But another condition had been developing while the others were healing, and suddenly he was paralyzed in his hind legs and hips, and the paralysis was spreading. Myelomalacia is a softening of the spinal cord caused by either bleeding within or an inadequate blood supply to the spinal cord. Unlike an injury to the spinal cord that causes immediate paralysis, the hemorrhaging is almost undetectable at first until its effects, which can be as varied as tingling extremeties, hypertension and sudden limb jerks, all of which are common after traumatic injuries and in plenty of other conditions, point to damage to the spinal cord. Sometimes surgery can help stop the hemorrhaging but often it simply runs its course and ends in paralysis of the chest walls and diaphragm, which stops breathing and obviously causes death. Even before that the pressure in the spinal cord causes excruciating pain.
So after all that recovery and hope, Amy had to put Malcolm to sleep before his pain and suffering grew any worse. His paralysis had come on rapidly and was spreading. On December 30, just six days after she’d picked him up off the highway, Amy spent four hours just cuddling and holding him in the emergency hospital, with Malcolm nuzzling and purring in return. At one point he put his face against hers and just held it there. She let him go peacefully while he napped on her chest.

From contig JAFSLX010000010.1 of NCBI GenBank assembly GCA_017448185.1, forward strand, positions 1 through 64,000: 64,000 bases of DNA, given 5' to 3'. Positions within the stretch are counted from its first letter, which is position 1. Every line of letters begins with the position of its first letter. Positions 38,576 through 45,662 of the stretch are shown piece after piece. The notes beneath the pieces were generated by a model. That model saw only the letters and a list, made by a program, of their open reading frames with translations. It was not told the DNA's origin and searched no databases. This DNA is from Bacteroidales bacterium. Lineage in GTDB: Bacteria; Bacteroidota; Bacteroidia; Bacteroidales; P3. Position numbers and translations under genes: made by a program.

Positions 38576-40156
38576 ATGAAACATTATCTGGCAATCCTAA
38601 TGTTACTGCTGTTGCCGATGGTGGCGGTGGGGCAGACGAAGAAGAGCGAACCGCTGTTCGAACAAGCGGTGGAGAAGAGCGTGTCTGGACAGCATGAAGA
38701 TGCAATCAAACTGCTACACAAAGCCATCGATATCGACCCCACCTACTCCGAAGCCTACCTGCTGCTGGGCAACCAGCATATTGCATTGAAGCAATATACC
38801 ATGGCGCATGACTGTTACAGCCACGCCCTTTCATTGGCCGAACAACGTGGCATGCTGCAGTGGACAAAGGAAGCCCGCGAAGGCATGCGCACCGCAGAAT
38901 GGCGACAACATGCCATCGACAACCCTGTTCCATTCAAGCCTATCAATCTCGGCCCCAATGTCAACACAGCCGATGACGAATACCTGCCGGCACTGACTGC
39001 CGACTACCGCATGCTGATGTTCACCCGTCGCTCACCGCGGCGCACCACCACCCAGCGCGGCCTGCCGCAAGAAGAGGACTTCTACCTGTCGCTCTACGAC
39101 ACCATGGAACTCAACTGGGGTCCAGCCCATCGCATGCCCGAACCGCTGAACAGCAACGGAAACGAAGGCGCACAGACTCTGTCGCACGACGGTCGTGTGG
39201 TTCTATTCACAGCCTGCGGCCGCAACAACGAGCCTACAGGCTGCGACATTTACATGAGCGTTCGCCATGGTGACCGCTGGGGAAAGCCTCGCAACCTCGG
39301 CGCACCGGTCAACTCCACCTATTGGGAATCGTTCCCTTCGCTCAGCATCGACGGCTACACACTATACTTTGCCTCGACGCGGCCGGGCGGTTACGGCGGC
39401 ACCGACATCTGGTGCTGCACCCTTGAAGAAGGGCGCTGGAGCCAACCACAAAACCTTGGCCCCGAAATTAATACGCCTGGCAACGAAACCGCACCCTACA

Malcolm won’t be easily forgotten by Amy, even though she’s rescued dozens of other cats. You’ve read about Amy’s rescued cats before, like Toby and Eddie and Booboo and Sprinkle, and several different hoarding cases. Because she helps so many she founded a fund in his memory she set up a fund called Malcolm’s Magic to help cover costs of rescuing and rehoming cats and kittens wherever they’ve come from.
If you’d like to donate to help Amy with the rest of Malcolm’s medical expenses and with the many other cats she rescues, you can donate to Malcolm’s Magic via paypal to amylbarrette @ gmail (dot) com, or email her at that address for other options for donating.
If you are local to Pittsburgh, there is a fundraiser bingo Sunday, February 12 at 11:30 AM – 5:30 PM at the VFW Post in Sharpsburg, 709 1017 Main Street, Pittsburgh Pa 15215.